I've been thinking of creating a setting similar to that of BattleTech, but set some time around when the industrial revolution is in full swing. This setting would also include bipedal mechs of various sizes, shapes, and weights. When I say mechs, I mean "walking weapons platforms", and not giant human/gundam mechs.

Advantages/disadvantages of such mechs aside, I wonder if there is a valid reason for a bipedal mech to have reverse jointed legs. As an example, think of an Atlas from BattleTech, with its regular jointed legs, versus a Daishi/Dire Wolf with "inverted" knees. Both are 100 ton mechs.

Is there any practical reason other than flavor as to why such a mech would have inverted knees? My wholly uneducated pure speculation would be that a regular jointed mech would have an easier time scaling uneven terrain or steep cliffs and would have overall better balance, whereas on a flat surface a reverse jointed mech could theoretically reach a higher maximum speed. Does this idea have any merit or would it be purely for design variation and fluff?

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    $\begingroup$ Do you actually have a detailed mechanical design for your machine? Because if you don't, there is no way to have a meaningul discussion about such a nebulous concept as "reverse jointed legs". Reversed with respect to what? The legs of your machine will very obviously need a minimum of three joints (one with the body, one between leg segments, and one with the feet). For evolutionary reasons tetrapod legs have six joints, with different degrees of freedom and preferred direction of motion. (In tetrapod legs, counting from the body, the first four joints have alternating preferred directions.) $\endgroup$
    – AlexP
    May 4, 2022 at 17:07
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    $\begingroup$ I think the terms you are looking for is: digitigrade vs plantigrade [Pros and cons of having digitigrade and plantigrade legs?][1] [1]: worldbuilding.stackexchange.com/questions/153072/… $\endgroup$
    – Gillgamesh
    May 4, 2022 at 18:09
  • $\begingroup$ So, ED-209? The guns would get in the way of the 'calves' when couching. Cassie ("the most evolved bipedal robot on the planet") looks like it's walking on its tip toes, which the link above talks about a lot, and it can crouch putting its groin almost all the way to the ground. futurix.it/2018/03/… ... Toy AT-STs would fall over if they weren't (permanently bent into a crouch). I feel like they'd be easier for a computer to balance (?), but as soon as we could we went straight into trying to make them all walk like humans. $\endgroup$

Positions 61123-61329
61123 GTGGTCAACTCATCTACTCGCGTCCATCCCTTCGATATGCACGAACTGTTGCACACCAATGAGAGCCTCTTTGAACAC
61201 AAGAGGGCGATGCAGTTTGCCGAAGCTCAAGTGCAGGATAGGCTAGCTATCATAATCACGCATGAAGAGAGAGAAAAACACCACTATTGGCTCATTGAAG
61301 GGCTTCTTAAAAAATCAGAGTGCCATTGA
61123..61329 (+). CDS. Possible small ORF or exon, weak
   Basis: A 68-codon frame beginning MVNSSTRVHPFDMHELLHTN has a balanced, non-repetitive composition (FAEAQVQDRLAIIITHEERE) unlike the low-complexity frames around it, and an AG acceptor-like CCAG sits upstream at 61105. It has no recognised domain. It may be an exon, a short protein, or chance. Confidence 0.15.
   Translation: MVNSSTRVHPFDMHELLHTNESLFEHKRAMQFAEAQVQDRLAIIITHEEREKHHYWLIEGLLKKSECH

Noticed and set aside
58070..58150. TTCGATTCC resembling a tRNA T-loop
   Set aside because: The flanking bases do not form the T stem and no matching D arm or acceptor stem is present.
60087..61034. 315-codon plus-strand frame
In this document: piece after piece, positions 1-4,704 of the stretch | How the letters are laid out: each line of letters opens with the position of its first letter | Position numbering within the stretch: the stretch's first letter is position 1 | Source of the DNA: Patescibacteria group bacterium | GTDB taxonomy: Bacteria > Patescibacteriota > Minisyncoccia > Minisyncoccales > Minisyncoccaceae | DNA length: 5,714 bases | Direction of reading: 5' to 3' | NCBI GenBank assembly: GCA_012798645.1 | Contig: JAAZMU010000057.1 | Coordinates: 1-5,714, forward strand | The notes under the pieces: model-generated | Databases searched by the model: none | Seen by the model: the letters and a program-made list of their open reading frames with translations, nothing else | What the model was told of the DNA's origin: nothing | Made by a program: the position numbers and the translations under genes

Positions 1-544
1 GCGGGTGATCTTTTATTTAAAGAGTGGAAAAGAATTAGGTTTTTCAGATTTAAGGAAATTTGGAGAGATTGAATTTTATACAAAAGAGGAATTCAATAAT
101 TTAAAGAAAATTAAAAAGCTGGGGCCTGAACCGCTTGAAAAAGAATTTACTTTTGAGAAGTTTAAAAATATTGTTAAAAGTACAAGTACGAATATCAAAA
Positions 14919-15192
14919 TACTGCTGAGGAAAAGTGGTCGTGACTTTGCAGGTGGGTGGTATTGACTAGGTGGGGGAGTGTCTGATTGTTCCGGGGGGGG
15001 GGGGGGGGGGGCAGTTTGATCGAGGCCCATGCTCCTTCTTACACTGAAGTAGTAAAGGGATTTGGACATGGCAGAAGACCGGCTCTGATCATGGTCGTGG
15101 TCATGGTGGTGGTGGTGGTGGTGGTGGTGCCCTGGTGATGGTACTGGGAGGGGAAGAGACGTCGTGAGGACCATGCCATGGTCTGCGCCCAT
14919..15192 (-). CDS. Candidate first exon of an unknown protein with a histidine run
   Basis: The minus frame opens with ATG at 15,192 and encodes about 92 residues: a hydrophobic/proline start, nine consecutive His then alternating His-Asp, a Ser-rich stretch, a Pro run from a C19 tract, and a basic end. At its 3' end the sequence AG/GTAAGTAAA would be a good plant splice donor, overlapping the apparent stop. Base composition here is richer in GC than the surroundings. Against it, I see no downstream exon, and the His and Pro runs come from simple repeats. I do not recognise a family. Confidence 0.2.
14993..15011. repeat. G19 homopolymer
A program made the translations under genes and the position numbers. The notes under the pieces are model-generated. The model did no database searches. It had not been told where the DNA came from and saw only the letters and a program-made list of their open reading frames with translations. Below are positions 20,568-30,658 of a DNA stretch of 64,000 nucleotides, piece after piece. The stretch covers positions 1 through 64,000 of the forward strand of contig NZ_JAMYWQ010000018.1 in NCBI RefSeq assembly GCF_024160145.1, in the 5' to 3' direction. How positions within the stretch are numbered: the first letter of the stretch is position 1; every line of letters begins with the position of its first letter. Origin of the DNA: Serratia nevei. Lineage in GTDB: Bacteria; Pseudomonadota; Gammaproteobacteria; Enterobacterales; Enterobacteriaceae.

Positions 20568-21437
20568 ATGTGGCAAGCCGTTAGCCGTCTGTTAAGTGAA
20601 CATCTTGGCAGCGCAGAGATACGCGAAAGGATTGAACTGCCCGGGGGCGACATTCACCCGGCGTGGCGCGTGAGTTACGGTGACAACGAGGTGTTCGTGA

– Mazura
    May 5, 2022 at 1:36
  • $\begingroup$ Atlas from BattleTech, with its regular jointed legs, versus a Daishi/Dire Wolf with "inverted" knees ... vs ED-209 which has thighs on gantries not knees, vs AT-STs which have five joints in their legs. If it doesn't have ball jointed hips that can swing, the legs must extend and contract. OCP and SW win vs Batteltech. $\endgroup$
    – Mazura
    May 5, 2022 at 1:49

4 Answers 4



Let's say these fine engineers have taken clues from biology and are trying to select some joint for their walkers. They would likely be looking at various "knee joints" in the animal kingdom.

The big news here is that many of these "knees" are not knees at all. Frequently, these other animals are walking on wrists or even fingers. They all serve a similar purpose: to change the distance between base and top of the limb. In this, there really isn't anything stopping one or the other from performing just fine.

A Fine Point: Docking!

If your walker needs to raise/lower next to a wall, tower, or building, which I will call performing a "docking" maneuver, reversed knees come in handy here. Reversed knees allow you to walk up to the structure and raise/lower without repositioning the torso.

You can try this with your own legs and a wall: attempt to keep your torso as close to the wall as you can while squatting down. If you face the wall and try to lower your torso, note how your legs (knees) must go forward and push your torso away from the wall. If you face away from the wall and attempt this same exercise, you can raise and lower yourself and stay much closer to the wall. When you are facing away from the wall, you are like a digitigrade (reversed knee) walker.